If Florida Gov. Ron DeSantis ever sets up a presidential exploratory committee, it should have to disclose an enormous in-kind contribution from CBS News.
The “60 Minutes” segment last weekend alleging that DeSantis distributed the COVID-19 vaccine through pharmacies at the Publix grocery store chain as part of a quid pro quo was so outlandishly wrong that even Democratic officials in the state have objected.
It’s not clear that the “60 Minutes” piece can even be called “journalistic malpractice,” since it barely qualifies as journalism.
The downside for DeSantis is that he’s been smeared by the most iconic news magazine show on American television; the upside is that this latest, swiftly debunked media attack contributes to his ongoing ascent in the Republican political firmament.
It’s much too early to know with any certainty what the post-Trump GOP will look like, or even if there will be a genuinely post-Trump GOP for years. But if a post-Trump GOP looks like Ron DeSantis, who has a populist edge and is combative with the press, yet is unquestionably serious about governing and is succeeding in the third-most populous state in the nation, it will have landed in a favorable place.
DeSantis navigated the Trump years with a deft political touch. He obviously went out of his way to identify himself with Trump at the outset of his gubernatorial run in 2018.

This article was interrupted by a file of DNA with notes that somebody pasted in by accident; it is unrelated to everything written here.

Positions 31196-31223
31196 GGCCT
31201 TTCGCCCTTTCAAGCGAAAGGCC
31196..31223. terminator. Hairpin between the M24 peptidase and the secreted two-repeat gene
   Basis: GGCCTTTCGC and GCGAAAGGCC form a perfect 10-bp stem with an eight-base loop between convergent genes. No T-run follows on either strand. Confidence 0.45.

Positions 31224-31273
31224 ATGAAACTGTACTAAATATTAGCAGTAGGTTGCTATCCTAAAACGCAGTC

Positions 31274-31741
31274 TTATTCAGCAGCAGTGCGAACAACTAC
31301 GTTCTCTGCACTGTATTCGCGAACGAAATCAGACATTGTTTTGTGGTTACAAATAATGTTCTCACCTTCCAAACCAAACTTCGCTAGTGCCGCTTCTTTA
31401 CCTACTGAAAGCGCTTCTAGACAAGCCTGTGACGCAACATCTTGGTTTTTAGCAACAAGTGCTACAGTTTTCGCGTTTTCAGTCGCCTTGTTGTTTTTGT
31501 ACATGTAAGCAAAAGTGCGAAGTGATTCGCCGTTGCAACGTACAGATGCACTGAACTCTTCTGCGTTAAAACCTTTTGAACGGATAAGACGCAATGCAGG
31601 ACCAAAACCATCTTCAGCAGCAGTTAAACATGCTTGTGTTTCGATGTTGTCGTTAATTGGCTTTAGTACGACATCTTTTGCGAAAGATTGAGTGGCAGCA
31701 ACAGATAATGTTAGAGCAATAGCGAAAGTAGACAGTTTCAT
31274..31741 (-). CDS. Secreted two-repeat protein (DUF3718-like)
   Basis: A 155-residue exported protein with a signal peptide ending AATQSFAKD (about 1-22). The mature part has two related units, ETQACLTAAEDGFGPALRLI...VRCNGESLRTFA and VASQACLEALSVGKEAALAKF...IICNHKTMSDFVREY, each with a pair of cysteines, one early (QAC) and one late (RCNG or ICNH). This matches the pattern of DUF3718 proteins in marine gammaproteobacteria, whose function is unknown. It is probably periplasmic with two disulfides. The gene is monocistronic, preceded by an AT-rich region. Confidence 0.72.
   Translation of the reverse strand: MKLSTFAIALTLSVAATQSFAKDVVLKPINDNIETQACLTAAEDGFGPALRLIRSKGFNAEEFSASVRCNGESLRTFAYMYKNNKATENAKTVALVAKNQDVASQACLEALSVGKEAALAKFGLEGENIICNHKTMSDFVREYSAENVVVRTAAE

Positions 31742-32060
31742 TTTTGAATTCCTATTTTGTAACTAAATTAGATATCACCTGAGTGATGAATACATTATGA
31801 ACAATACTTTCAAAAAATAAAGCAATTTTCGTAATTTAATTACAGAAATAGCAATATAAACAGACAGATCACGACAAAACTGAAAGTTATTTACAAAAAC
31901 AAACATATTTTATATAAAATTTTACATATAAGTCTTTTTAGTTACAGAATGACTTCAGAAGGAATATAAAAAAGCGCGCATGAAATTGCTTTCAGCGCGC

DeSantis took the boost he got from Trump’s support, won a contested Republican primary, and then captured the Florida governorship with a clear idea of what he wanted to do with it — indeed, near the end of his first year, prior to the pandemic, he had a 72% approval rating.
The governor checks key Trumpian boxes. Trump’s supporters want someone who is a fighter, who gives as good as he gets with the media, and who has the right enemies.
Since the onset of the pandemic, the media has been determined to paint DeSantis as a villain flouting science to the detriment of his constituents. Actually, he had a considered approach focused on protecting the most vulnerable in the nursing homes and taking a light touch on government restrictions to try to get through the pandemic with a minimum of economic damage. Any fair reading of the evidence — Florida has a death rate that’s about the national average, while its economy is in much better shape than New York’s and California’s — has to concede that, at the very least, this was an entirely reasonable strategy.
If the rise of DeSantis is a Trump-era phenomenon, his record is rooted in traditional conservative priorities — textualist judges, school choice, tax cuts, spending restraint and law and order. He also has a more pragmatic side, increasing teacher pay even as he has pushed for educational reforms and pursuing a robust environmental agenda.
It is always a fool’s errand forecasting a presidential race three years before it begins in earnest. Trump may decide to run again in 2024 and blot out the sun, and DeSantis still has to win re-election in 2022.
On paper, though, he has obvious strength as a potential national candidate. He’s from a hugely important swing state. He’s been battle-tested — he won a brawl of a race in 2018, trailing in the polls throughout. He would perhaps be the only major candidate in 2024 holding an executive office while his governing record would, in theory, allow him to appeal to the key category of “somewhat conservative” voters in GOP primaries, not just to the hardcore.
Rich Lowry is editor of the National Review.